We have a Carbon Tax in Australia, and it hasn't done anything towards helping the environment, or preventing pollution. All it is is a way for governments to cash in on what's currently happening with Global Warming. It's bullshit. China - don't copy Australia with a Carbon Tax - it isn't worth it.
Sinister1811
1.9 / 5 (9) Jan 12, 2012
How can you argue with people who actually believe that putting a price on Carbon will reduce emissions? Are you serious? Instead, they should be investing time, money and research on alternative, clean energy sources. It's a joke. The Carbon Tax is just a way for governments to cash in on Climate Change. You know it. I know it. We all know it. It's a scam. And those who disagree live with the delusion that they're actually "helping the environment". What bs.
Xbw
1.5 / 5 (17) Jan 12, 2012
How can you argue with people who actually believe that putting a price on Carbon will reduce emissions? Are you serious? Instead, they should be investing time, money and research on alternative, clean energy sources. It's a joke. The Carbon Tax is just a way for governments to cash in on Climate Change. You know it. I know it. We all know it. It's a scam. And those who disagree live with the delusion that they're actually "helping the environment". What bs.

Exactly. And Vendicar, the reason our taxes are so low are because people like myself and Sinister actually stand up for our rights and do what we can to keep the government from taking more for their own self indulgence.
M_N
2.3 / 5 (3) Jan 13, 2012
"...impose a tax of 10 yuan ($1.59) per ton of carbon within the next three years"

Shaun, PLEASE learn the difference between carbon and CO2 - they are NOT the same (burning 1 ton of carbon produces about 3.6 tons of CO2). These taxes are per ton of CO2.

The minority Australian Labor government was forced to introduce this insidious tax (the highest and most comprehensive in the world) by their Greens coalition partners. They did this despite promising not to do so before the last election. As a result, they are facing record low polling and look to be annihilated at the next election. Thankfully the current conservative opposition has promised to repeal the tax once they come into power.
Howhot
3.7 / 5 (3) Jan 13, 2012
I think a tax is workable, but it needs to have a global reach. What we want is pressure to move industries from high CO2 greenhouse gas pollution from coal, oil and natural gas energy sources to sustainable solar, wind, hydro. A tax on imports that is proportional to the products overall CO2 pollution yields might give incentives for industries to locate to clean sustainable environments, and encourage polluters to consider alternative sources.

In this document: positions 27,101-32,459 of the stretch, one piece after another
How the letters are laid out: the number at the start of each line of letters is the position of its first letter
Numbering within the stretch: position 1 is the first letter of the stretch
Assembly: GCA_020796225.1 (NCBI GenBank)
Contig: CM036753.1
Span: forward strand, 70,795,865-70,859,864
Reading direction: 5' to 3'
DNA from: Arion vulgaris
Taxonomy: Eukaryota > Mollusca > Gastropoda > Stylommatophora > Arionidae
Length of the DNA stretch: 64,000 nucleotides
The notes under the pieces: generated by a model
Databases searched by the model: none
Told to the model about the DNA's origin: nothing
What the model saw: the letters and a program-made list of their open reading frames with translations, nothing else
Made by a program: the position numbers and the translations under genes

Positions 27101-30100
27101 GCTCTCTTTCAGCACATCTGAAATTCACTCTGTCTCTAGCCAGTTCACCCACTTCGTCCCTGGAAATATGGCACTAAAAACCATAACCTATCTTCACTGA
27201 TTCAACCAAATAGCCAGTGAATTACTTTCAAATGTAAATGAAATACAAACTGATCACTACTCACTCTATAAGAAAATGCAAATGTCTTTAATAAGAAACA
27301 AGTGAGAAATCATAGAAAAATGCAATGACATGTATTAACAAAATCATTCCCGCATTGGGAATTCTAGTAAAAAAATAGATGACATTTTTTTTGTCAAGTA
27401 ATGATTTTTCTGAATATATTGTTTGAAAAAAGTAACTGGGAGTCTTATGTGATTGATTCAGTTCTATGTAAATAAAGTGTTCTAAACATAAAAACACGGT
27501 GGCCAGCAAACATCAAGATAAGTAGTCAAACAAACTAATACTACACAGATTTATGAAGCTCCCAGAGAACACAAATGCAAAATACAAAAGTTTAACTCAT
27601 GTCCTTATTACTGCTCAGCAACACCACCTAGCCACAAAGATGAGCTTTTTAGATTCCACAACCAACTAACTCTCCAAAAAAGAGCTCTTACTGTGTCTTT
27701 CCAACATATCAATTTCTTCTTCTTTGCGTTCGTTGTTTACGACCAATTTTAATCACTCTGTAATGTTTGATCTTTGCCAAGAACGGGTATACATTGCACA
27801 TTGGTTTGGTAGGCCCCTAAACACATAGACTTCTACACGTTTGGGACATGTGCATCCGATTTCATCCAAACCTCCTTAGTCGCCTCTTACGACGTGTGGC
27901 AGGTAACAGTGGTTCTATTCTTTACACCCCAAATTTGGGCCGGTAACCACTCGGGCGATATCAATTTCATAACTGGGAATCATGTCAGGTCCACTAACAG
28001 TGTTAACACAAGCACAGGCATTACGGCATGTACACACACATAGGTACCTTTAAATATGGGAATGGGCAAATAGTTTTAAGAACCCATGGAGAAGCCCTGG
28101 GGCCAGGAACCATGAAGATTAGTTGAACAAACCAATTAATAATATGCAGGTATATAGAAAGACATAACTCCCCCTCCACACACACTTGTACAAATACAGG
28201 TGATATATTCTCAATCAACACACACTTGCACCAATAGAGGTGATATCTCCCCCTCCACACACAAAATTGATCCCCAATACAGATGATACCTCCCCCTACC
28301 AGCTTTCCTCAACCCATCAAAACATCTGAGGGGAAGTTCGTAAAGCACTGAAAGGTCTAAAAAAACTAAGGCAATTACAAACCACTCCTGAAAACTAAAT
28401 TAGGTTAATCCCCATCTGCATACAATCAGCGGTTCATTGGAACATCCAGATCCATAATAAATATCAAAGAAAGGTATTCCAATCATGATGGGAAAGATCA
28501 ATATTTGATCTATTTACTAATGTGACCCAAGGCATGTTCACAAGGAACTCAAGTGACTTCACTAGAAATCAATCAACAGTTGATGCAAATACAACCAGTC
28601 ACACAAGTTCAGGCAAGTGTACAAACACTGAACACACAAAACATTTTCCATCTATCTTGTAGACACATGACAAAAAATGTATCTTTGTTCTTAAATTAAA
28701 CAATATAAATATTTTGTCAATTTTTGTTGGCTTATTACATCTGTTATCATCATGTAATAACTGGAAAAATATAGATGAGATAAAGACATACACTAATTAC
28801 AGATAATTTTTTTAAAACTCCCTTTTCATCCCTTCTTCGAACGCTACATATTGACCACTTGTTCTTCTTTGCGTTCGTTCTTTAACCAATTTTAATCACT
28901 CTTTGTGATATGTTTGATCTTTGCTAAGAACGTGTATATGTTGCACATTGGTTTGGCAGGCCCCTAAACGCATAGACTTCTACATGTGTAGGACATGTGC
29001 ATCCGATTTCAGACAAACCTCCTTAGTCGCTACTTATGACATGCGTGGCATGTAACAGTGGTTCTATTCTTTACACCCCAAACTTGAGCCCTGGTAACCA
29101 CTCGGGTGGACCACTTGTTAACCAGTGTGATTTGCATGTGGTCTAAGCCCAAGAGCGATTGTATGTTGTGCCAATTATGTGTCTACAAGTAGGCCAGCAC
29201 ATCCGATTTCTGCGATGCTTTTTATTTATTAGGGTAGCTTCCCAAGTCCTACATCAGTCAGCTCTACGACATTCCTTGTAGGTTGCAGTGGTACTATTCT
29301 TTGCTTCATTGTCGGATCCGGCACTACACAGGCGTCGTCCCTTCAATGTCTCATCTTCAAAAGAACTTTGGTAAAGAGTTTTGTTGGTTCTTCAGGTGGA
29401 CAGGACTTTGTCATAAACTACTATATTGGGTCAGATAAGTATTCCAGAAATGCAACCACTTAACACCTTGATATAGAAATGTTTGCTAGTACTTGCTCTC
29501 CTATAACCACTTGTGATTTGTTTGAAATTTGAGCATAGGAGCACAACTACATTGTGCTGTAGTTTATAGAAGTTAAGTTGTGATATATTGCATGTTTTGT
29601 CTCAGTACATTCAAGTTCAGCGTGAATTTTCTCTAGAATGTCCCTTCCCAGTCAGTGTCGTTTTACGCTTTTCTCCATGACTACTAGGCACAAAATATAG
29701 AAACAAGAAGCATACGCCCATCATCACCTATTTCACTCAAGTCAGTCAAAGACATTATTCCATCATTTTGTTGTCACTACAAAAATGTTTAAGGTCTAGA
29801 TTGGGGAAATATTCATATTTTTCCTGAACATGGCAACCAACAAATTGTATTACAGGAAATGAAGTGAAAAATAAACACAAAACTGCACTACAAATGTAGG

It might also apply political pressures to conservatives to consider the immense damage CO2 is and will cause to the global communities.

It does need a global community effort though, or the polluters will feel discriminated against and complain to conservatives.
antialias_physorg
5 / 5 (1) Jan 13, 2012
I think a tax is workable, but it needs to have a global reach.

There is no global tax agency. So there's really no alternative than to do this one nation at a time.
Howhot
3 / 5 (2) Jan 17, 2012
No, there is not a global tax agency, but there is an international trade organization. Suppose for example a country says, we will import XYZ and based on that, we estimate that it was produced with 90% fossil fuel and 10% renewable and consumed 10Kw to make. There for we are going to place a CO2 Tax on your imports to this country.

That was the idea I had in mind. It can be a unilateral action but eventually trade would develop that encourages less CO2 consumption. Some countries are into carbon trading already. This type of action would just encourage the non-participating countries to join.
antialias_physorg
not rated yet Jan 18, 2012
Some countries are into carbon trading already. This type of action would just encourage the non-participating countries to join.

It would? Something that has just then made their own products and services more sought after (since they don't levy a tax)?
I don't see that at all - epecially with countries which are in the pockets of big business (which are basically all of them).

To get such taxes going there have to be pople who get them gonig - not only good reasons. Politicians are bought and sold like so much cattle these days. To get one (let alone a majority) of politicians to get something like this going would take a miracle.
Howhot
3 / 5 (2) Jan 19, 2012
Think of this unilateral action as something akin to a trade war, but with tariffs on the CO2 production from the product imported.

Someone with guts and a strong green slant maybe able to get something like this started. With predicted global climate change, I suspect by 2050 there may be enough political pressures to get something like this going.

Sadly I have to agree with you, it is pie-in-the-sky wishful thinking. We have, after all, the UNFCCC and the IPCC at work that should have established a framework for countries to reduce carbon emissions. I think things will have to wait until we are way past the tipping point but when they do, I could easily see a unilateral CO2 trade-war happening against polluting (or non-compliant) nations.